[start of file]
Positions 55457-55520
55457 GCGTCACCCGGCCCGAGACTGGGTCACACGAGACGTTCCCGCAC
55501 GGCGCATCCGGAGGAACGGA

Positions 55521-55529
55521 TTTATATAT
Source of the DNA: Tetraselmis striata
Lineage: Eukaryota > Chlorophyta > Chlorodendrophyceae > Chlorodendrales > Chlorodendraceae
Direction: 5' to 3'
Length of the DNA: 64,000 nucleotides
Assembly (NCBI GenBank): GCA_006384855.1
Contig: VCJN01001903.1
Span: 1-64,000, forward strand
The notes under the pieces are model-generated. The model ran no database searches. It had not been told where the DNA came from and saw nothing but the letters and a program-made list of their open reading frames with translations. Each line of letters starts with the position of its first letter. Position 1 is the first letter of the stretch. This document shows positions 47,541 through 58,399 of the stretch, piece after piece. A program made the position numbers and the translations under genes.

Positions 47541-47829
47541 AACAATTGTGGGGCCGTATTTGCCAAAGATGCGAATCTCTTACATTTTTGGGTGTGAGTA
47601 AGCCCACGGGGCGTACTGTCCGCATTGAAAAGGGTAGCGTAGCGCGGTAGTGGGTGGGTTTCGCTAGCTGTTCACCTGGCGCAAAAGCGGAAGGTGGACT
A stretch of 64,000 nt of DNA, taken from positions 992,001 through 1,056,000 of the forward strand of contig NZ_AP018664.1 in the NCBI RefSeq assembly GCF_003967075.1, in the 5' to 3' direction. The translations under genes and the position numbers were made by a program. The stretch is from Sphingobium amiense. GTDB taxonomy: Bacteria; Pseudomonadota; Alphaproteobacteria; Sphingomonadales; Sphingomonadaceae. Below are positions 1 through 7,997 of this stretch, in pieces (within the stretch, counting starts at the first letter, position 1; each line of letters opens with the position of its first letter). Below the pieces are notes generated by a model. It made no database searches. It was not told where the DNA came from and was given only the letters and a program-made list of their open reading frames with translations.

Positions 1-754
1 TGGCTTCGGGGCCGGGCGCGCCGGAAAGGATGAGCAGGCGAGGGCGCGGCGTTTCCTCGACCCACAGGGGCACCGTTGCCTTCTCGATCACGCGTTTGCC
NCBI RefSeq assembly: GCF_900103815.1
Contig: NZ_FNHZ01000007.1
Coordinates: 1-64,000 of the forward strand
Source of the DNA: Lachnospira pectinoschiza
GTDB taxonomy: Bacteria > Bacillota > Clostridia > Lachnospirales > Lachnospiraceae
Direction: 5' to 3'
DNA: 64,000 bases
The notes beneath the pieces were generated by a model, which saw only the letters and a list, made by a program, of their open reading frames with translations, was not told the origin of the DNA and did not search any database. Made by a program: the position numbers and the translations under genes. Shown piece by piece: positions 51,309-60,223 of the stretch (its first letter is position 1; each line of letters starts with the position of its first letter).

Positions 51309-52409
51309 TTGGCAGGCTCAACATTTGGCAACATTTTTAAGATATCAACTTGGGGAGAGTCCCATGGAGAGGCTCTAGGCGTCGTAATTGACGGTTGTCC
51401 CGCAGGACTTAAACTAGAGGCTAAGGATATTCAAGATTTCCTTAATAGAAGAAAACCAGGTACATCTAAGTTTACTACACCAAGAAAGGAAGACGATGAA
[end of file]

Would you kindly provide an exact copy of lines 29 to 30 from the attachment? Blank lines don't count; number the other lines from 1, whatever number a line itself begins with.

51309 TTGGCAGGCTCAACATTTGGCAACATTTTTAAGATATCAACTTGGGGAGAGTCCCATGGAGAGGCTCTAGGCGTCGTAATTGACGGTTGTCC
51401 CGCAGGACTTAAACTAGAGGCTAAGGATATTCAAGATTTCCTTAATAGAAGAAAACCAGGTACATCTAAGTTTACTACACCAAGAAAGGAAGACGATGAA